Both supporters and opponents of congestion pricing doubt that Mayor Michael Bloomberg will be able to reach anything like a consensus among elected officials by the time the State Legislature is scheduled to adjourn on June 21.
In interviews over the past week with about two dozen people involved in the debate over whether to impose a fee on cars and trucks entering or driving around Manhattan south of 86th Street, The Observer found that many officials who described themselves as neutral on the issue said that Mr. Bloomberg might eventually win them over.
But they said that so many details needed to be worked out that it was virtually impossible to meet the Mayor’s self-imposed deadline of June 21. (The plan needs the Legislature’s approval.)
“No, not by the end of the legislative session,” said Manhattan Borough President Scott Stringer, a former state legislator who has praised the Mayor’s plan but stopped short of a full endorsement. “First, you need a plan; then you need to have a plan that’s enhanced by input from the communities that are being affected by it.”
“I would be surprised if we got it done by the end of the session,” said State Senator Eric Schneiderman, a Democrat who represents the Upper West Side and Washington Heights. “The essence of the Mayor’s vision is fantastic, and I think this is the kind of big-picture, transformative stuff we need to see from the government. But I am concerned about some of the details.”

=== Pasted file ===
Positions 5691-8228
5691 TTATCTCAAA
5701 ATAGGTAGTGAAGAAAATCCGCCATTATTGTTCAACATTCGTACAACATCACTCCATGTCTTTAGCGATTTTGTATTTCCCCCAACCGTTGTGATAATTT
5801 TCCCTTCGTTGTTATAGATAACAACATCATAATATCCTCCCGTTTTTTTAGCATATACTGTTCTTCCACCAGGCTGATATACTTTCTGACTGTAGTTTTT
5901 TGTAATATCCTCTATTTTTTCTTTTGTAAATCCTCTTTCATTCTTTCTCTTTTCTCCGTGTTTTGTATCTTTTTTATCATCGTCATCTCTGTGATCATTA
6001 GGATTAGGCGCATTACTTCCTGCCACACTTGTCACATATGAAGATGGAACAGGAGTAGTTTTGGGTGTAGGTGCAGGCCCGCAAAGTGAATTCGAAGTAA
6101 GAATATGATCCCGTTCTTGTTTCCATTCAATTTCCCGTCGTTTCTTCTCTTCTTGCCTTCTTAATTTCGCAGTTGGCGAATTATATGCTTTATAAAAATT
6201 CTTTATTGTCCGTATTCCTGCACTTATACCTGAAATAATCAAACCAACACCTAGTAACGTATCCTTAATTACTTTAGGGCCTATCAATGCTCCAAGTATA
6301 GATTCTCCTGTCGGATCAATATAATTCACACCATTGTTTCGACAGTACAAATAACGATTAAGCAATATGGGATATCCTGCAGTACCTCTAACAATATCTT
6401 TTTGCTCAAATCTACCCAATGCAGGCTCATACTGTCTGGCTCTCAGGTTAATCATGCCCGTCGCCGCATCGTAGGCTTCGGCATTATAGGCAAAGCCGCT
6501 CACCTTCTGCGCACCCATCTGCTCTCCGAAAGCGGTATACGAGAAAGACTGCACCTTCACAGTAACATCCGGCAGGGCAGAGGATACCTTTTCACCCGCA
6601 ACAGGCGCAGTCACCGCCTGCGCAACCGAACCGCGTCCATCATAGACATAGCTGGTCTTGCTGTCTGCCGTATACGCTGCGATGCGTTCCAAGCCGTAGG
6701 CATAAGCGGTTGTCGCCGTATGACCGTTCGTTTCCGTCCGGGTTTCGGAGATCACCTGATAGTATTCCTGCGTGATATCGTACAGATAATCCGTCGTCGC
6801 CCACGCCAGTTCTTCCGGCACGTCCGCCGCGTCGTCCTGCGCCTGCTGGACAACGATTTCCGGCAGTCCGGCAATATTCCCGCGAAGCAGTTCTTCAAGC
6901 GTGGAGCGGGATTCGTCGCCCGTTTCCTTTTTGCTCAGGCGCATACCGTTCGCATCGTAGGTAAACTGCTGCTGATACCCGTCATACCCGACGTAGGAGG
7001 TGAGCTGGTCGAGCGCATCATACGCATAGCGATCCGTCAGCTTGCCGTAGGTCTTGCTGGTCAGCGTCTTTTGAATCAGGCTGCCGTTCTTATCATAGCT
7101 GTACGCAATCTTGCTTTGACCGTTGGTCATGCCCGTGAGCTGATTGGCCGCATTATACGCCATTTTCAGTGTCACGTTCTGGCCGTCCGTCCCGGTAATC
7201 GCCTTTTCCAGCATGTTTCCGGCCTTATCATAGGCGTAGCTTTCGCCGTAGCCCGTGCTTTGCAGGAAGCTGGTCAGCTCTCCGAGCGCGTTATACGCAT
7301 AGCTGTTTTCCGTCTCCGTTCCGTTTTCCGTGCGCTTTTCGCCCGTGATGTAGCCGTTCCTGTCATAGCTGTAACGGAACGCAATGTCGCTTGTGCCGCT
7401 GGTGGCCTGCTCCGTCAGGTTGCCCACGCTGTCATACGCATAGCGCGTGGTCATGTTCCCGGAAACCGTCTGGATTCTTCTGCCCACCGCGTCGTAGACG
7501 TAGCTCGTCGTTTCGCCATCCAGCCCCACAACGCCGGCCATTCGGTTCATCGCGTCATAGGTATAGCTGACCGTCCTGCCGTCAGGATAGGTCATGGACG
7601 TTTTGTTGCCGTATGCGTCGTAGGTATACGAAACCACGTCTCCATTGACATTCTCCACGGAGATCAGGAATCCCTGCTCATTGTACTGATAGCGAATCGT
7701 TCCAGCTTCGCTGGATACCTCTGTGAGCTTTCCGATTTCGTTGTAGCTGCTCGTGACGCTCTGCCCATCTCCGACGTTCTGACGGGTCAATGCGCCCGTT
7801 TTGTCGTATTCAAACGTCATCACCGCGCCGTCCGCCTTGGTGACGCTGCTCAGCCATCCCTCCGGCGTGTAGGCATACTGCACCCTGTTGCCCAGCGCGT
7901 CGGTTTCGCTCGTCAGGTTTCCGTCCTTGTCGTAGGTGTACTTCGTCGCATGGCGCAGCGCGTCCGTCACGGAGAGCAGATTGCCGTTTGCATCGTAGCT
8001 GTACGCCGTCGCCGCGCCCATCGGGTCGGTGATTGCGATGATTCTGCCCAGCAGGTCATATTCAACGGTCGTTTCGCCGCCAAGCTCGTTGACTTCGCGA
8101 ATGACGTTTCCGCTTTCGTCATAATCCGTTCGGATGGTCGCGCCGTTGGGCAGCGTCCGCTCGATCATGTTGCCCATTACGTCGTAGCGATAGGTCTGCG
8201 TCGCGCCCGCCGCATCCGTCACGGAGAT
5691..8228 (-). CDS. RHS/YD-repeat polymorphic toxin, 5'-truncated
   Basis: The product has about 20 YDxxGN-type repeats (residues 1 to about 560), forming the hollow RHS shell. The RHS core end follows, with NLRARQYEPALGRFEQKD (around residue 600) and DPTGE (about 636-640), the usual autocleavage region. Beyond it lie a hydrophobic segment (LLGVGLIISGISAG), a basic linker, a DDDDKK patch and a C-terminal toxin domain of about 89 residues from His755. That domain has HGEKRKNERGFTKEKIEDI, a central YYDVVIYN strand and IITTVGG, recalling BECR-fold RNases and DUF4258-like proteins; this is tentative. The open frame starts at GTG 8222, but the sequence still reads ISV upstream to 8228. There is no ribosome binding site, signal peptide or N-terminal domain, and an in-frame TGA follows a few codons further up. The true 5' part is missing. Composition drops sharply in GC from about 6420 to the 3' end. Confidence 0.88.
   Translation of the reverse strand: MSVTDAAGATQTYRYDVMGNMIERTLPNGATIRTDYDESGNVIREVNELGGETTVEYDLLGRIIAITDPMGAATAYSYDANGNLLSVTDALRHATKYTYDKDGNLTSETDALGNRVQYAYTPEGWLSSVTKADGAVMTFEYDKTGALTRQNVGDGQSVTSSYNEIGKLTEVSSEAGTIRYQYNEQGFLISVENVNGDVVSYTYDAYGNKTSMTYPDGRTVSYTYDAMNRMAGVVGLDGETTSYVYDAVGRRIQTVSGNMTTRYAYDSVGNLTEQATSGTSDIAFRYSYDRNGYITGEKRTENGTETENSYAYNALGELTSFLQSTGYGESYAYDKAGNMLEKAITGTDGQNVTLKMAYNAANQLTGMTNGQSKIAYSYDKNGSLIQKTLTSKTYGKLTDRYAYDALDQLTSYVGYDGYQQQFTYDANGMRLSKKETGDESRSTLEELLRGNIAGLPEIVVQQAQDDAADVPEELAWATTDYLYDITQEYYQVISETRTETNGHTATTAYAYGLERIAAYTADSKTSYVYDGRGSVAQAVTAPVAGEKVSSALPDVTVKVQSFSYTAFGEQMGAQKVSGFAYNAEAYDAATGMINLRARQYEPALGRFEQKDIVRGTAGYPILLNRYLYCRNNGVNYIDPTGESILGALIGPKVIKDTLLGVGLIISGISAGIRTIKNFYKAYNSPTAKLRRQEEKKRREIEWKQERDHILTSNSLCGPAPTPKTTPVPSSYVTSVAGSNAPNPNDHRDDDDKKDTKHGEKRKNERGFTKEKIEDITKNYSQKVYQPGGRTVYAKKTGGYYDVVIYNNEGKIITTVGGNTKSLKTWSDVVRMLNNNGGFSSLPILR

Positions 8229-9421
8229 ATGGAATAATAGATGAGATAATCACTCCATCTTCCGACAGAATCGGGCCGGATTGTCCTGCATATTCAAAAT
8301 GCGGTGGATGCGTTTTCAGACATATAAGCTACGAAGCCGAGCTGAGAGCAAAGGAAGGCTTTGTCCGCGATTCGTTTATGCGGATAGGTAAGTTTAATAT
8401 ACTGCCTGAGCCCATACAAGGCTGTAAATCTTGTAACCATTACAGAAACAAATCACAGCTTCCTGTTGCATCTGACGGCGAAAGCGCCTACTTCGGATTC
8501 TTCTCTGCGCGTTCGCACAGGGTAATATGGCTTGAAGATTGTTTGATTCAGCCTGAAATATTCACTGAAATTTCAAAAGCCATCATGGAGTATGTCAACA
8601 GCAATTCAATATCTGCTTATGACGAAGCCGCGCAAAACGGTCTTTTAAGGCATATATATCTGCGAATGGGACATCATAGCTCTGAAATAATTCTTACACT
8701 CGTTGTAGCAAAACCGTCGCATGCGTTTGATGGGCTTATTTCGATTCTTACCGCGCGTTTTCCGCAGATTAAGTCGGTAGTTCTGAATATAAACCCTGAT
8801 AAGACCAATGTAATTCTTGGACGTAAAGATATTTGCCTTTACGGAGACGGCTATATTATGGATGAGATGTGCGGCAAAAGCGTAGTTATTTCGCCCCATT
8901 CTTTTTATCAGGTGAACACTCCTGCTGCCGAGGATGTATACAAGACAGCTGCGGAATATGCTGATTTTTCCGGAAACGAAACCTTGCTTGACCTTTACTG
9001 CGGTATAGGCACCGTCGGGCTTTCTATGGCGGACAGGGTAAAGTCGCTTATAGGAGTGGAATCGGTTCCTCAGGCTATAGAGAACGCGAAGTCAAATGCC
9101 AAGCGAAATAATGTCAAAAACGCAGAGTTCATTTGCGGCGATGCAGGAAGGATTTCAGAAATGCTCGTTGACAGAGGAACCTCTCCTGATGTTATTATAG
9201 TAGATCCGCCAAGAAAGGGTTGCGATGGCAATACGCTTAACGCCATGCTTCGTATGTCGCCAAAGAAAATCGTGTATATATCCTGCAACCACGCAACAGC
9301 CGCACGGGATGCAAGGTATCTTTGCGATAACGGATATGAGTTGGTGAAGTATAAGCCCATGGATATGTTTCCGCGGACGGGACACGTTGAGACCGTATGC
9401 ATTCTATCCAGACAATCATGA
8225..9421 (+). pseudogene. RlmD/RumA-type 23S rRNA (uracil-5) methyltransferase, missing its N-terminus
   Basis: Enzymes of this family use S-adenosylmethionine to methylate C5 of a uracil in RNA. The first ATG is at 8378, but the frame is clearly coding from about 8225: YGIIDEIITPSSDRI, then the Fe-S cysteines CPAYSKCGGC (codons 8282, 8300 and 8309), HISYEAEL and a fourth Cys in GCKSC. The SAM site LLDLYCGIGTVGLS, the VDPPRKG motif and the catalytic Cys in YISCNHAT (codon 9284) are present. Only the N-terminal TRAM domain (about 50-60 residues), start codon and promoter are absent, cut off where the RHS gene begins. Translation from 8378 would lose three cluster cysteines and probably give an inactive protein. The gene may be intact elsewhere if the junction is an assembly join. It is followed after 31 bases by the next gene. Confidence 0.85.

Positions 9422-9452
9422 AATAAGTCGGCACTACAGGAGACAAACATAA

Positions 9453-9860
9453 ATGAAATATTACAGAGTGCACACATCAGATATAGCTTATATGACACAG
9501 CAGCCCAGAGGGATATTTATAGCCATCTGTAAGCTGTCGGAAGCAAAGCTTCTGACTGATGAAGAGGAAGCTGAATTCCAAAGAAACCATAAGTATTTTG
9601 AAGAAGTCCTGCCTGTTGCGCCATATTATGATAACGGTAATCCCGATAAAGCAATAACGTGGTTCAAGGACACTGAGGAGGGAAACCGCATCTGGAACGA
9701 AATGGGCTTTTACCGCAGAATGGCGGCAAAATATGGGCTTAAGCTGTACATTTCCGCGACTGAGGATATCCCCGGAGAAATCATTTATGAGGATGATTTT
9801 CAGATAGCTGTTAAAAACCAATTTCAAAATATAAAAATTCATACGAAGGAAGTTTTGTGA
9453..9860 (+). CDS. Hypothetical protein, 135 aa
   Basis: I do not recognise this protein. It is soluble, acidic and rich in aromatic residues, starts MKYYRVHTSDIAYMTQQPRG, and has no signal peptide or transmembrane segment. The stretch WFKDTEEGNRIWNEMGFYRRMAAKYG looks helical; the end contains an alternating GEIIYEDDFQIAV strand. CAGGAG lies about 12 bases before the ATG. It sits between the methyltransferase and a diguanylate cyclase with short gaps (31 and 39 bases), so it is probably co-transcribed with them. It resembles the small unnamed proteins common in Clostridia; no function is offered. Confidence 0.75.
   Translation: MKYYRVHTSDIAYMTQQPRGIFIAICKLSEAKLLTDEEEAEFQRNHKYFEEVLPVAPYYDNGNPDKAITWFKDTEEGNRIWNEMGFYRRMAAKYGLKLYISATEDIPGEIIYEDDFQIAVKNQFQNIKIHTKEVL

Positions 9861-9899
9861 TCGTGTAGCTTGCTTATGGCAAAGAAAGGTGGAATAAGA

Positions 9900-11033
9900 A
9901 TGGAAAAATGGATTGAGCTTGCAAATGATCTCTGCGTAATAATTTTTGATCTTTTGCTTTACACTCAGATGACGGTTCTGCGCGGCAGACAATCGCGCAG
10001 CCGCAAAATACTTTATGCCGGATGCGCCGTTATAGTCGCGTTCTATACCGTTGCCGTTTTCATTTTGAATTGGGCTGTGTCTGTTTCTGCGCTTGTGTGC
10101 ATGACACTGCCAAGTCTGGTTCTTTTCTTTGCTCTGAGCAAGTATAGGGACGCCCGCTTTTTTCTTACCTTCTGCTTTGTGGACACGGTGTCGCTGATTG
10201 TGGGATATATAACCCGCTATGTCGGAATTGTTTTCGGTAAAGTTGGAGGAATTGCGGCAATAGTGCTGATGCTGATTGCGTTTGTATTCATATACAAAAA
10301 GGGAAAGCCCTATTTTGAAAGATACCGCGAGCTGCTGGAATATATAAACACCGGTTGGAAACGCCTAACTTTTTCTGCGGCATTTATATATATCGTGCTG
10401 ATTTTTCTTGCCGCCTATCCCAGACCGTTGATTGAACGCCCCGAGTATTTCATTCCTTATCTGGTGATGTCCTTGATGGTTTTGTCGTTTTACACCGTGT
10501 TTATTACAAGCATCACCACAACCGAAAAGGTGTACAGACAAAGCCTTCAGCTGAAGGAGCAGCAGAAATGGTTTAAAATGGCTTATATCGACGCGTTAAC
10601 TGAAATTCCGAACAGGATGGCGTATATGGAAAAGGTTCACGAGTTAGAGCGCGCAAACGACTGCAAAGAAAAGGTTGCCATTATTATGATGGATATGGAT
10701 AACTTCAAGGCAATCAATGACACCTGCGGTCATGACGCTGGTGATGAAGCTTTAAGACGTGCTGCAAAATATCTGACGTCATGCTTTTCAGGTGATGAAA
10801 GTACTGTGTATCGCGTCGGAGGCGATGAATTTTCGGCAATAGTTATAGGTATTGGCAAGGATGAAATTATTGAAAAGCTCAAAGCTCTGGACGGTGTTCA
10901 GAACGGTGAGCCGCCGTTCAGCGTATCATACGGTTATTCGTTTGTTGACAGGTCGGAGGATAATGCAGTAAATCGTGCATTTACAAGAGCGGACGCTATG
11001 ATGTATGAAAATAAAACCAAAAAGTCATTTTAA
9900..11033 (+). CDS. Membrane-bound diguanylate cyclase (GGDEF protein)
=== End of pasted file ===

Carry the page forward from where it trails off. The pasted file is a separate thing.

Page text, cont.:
All in all, though, even opponents concede that the Mayor’s rollout of the plan has been a great show to watch.
It started with orchestrated leaks, followed by an extravagant sound-and-light show at the Museum of Natural History, and was capped off last week by having New York host the C40 summit on climate change—a conference of mayors and governors from around the world attended by former President Bill Clinton, who endorsed congestion pricing.
Indeed, by wrapping a traffic-control program into the clothing of an environmental program, Mr. Bloomberg and his allies will ever be able to cast their opponents as small-minded curmudgeons oblivious to the polar ice caps melting.
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